Louisiana’s meat-pie mecca
Natchitoches, La., might be as proud of its meat pies as its long history, said Cathy Barber in The Dallas Morning News. Located on a site settled by the French in 1714, this “genteel Southern burg” an hour south of Shreveport had its Hollywood moment when the 1989 film Steel Magnolias was filmed here, but many visitors pull in with meat pies foremost on their mind. Lasyone’s Meat Pie Restaurant is “an unfancy spot, given its reputation,” but its famous meat-filled pastry pouches are the best in town. Fill up on a meat-pie breakfast before hitting the other attractions, including three former plantations, the Steel Magnolia House B&B, and the oldest cemetery in the Louisiana Purchase. The buildings on downtown’s Front Street have the same elegant ironwork you find in New Orleans. Some days, “the sound of a fishing boat puttering by” on Cane River Lake can be the only reminder that New Orleans is actually 260 miles away.
Puget Sound’s forgotten fort
Subscribe to The Week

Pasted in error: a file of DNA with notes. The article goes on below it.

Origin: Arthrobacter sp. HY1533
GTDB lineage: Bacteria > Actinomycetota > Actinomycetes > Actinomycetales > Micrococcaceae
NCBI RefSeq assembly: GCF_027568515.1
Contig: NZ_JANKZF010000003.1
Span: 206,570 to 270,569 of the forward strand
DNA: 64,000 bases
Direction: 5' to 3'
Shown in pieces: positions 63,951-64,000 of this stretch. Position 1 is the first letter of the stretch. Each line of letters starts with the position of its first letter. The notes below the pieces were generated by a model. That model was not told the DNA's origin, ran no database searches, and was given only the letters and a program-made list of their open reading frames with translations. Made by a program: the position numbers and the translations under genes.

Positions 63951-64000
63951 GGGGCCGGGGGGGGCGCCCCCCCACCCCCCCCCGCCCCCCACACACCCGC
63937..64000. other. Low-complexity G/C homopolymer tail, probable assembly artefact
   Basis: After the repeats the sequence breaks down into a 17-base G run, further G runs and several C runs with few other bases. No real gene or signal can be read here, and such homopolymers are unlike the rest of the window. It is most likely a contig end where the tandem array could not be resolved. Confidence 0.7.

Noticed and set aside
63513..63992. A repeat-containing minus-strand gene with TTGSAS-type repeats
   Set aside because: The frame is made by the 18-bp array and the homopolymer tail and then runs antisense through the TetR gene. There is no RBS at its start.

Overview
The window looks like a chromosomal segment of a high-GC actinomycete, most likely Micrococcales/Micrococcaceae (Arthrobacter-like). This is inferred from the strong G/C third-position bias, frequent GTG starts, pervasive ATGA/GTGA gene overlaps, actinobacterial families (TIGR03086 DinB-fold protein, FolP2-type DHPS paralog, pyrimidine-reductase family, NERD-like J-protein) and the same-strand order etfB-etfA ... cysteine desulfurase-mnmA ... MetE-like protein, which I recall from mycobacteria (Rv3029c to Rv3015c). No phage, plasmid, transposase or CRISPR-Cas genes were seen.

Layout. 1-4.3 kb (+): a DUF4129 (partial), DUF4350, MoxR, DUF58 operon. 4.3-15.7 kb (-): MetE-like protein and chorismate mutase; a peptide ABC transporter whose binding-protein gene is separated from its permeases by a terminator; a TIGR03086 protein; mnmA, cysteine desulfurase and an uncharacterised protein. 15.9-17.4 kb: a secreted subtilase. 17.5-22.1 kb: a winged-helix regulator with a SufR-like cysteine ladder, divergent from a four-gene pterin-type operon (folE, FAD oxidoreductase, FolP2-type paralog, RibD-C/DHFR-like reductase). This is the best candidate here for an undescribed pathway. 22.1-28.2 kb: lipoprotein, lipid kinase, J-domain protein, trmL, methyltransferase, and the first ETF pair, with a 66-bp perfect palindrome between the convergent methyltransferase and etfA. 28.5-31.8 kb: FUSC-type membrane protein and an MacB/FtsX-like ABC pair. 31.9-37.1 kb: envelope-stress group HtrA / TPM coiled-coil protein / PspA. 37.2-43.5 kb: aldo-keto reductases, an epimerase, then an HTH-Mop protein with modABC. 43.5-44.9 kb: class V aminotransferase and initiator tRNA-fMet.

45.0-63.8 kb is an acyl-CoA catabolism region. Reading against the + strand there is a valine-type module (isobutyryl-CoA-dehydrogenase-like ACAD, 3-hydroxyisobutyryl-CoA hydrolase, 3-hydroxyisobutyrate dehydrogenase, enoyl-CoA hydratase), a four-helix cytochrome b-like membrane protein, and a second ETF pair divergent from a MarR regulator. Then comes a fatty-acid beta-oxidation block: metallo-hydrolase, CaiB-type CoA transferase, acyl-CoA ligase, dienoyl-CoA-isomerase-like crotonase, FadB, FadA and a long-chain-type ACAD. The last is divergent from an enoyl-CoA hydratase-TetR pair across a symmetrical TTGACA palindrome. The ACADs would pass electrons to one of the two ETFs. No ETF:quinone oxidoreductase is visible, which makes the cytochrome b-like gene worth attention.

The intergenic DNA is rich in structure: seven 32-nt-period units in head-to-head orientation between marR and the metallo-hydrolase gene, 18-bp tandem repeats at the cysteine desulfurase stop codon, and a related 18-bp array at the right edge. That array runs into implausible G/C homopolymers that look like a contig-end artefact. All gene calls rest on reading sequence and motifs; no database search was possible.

Escape your echo chamber. Get the facts behind the news, plus analysis from multiple perspectives.
Nearby Fort Worden gets more attention, but Fort Flagler might be the better Seattle-area getaway, said Brian J. Cantwell in The Seattle Times. Like its neighbor across Port Townsend, Fort Flagler State Park features former officers’ quarters that can be rented by the night as well as breathtaking views of Puget Sound and the surrounding mountains. But Fort Flagler sits at the end of a spit of land that requires a bit more of a drive, and the size and “sheer variety” of its parkland give it an edge. During silver salmon season, the park’s 3.5 miles of shoreline can be crowded almost “elbow to elbow” with anglers. More often, serenity is what you’ll find if you hit the water in a rented kayak or walk the park’s old parade ground—just one among many remnants of the site’s brief half-century life as a military post. If you follow scenic Bluff Trail, “you’ll pass half a dozen old gun batteries, like ghostly pyramids buried in grass.”
Continue reading for free
We hope you're enjoying The Week's refreshingly open-minded journalism.
Subscribed to The Week? Register your account with the same email as your subscription.